Mark your calendars! The 12th annual Ames Laboratory Employee Benefit Holiday Auction will be held on Tuesday, Dec. 10.

Donations of items to be auctioned are needed as soon as possible and may be dropped off at the Public Affairs Office, 111 TASF. Items will be on display throughout the holiday season. Donations of food and hats scarves and mittens will also be collected.

A new activity for this year's auction will be an "Ugly Christmas Sweater" contest. Konnie Willie-Kennicker is spearheading the contest and urges people to check their closets, the Goodwill Store or the Salvation Army for a potential winning garment. Sweater judging will take place during the auction and an as-yet-to-be-determined prize will be awarded to the winner.

Check the November Insider for more details and a listing of auction items.

 

Two Ames Laboratory researchers were among 39 faculty and staff honored by the College of Liberal Arts and Sciences at Iowa State University for their accomplishments. The recipients were recognized at the Fall Liberal Arts & Sciences Faculty/Staff Convocation on Wednesday, Sept. 11, 2013.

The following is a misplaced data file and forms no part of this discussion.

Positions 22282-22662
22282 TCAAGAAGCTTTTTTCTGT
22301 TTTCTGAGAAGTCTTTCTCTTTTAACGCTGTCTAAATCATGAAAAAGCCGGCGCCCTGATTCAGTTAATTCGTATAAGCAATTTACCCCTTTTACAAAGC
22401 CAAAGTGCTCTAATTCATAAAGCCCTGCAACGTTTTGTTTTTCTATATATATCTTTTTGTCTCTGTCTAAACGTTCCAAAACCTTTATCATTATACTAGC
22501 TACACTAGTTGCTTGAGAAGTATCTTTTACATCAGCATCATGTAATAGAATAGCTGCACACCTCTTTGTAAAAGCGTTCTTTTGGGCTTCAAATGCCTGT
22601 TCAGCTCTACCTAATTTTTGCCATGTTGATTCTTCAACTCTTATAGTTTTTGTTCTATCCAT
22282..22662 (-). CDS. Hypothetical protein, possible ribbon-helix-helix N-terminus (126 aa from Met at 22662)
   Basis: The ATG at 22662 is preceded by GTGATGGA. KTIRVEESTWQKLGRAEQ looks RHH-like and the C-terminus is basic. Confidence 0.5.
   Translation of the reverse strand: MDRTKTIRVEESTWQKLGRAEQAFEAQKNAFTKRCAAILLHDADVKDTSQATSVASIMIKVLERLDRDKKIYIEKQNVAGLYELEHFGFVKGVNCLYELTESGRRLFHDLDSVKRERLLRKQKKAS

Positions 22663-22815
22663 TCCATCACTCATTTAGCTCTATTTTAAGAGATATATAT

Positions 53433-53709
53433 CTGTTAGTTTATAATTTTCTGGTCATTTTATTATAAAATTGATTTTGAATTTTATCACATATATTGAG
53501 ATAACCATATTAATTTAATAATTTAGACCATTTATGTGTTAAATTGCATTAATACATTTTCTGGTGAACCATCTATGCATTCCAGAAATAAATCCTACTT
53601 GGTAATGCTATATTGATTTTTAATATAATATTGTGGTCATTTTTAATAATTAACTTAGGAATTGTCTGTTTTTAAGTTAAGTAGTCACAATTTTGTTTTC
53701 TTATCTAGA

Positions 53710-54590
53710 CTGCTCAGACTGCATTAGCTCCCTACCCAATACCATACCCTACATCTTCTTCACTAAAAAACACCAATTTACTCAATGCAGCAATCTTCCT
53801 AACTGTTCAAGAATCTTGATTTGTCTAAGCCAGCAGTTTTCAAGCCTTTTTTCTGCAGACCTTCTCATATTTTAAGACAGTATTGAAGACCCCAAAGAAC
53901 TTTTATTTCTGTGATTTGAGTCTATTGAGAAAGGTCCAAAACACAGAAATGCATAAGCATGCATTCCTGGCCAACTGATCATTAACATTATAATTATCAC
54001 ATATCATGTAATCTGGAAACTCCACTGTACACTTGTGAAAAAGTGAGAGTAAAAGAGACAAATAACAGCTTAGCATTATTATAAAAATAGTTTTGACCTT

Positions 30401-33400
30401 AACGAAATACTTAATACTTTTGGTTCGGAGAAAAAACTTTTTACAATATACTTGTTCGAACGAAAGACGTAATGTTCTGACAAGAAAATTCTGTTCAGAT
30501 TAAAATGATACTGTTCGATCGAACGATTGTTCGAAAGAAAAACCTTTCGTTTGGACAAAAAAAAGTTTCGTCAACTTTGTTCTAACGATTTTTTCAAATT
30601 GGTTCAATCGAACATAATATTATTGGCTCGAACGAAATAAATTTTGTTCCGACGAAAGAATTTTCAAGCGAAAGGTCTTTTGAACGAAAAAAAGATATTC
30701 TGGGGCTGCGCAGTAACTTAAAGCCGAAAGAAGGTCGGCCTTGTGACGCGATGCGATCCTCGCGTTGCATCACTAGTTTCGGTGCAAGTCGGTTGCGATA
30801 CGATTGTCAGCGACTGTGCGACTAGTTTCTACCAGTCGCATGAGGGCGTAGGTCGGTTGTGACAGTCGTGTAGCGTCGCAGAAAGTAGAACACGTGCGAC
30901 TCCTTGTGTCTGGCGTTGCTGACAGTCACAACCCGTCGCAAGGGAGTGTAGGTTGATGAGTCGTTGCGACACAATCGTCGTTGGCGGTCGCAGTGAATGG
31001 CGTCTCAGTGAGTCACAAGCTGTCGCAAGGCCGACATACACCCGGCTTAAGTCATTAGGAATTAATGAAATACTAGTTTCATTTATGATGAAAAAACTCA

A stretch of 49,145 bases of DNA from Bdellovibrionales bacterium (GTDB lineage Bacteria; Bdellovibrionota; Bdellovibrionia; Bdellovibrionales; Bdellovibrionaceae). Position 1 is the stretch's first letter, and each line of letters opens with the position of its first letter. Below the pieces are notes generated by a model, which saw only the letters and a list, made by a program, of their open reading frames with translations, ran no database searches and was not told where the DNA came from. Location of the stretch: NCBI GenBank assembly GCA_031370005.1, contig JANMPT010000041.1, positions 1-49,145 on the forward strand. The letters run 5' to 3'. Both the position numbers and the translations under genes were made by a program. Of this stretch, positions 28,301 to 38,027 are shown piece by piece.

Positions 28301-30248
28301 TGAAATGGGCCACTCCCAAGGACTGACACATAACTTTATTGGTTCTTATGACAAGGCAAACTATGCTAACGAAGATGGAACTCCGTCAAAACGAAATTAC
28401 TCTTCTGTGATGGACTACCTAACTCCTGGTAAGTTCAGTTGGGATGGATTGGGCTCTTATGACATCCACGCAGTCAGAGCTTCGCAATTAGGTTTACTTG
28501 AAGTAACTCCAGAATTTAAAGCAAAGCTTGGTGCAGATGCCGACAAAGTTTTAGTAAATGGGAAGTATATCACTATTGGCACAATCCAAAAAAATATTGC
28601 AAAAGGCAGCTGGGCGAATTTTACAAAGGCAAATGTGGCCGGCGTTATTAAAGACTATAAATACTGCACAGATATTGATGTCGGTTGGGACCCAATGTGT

ImageAmes Lab physicist Alan I. Goldman, Distinguished Professor, Department of Physics and Astronomy received an Excellence in Undergraduate Introductory Teaching which recognizes outstanding performance in teaching undergraduate introductory classes (defined as entry-level courses in the discipline). He taught many semesters of the introductory Physics 111 and 221 courses and received an exceptionally high average student rating of 4.4/5.0. Comments from students attest to his ability to communicate a complex subject in lecture while keeping them engaged through the imaginative use of demonstrations and clickers and leaving time for questions. He views teaching as a valuable opportunity to communicate to his students the beautiful order in the natural world.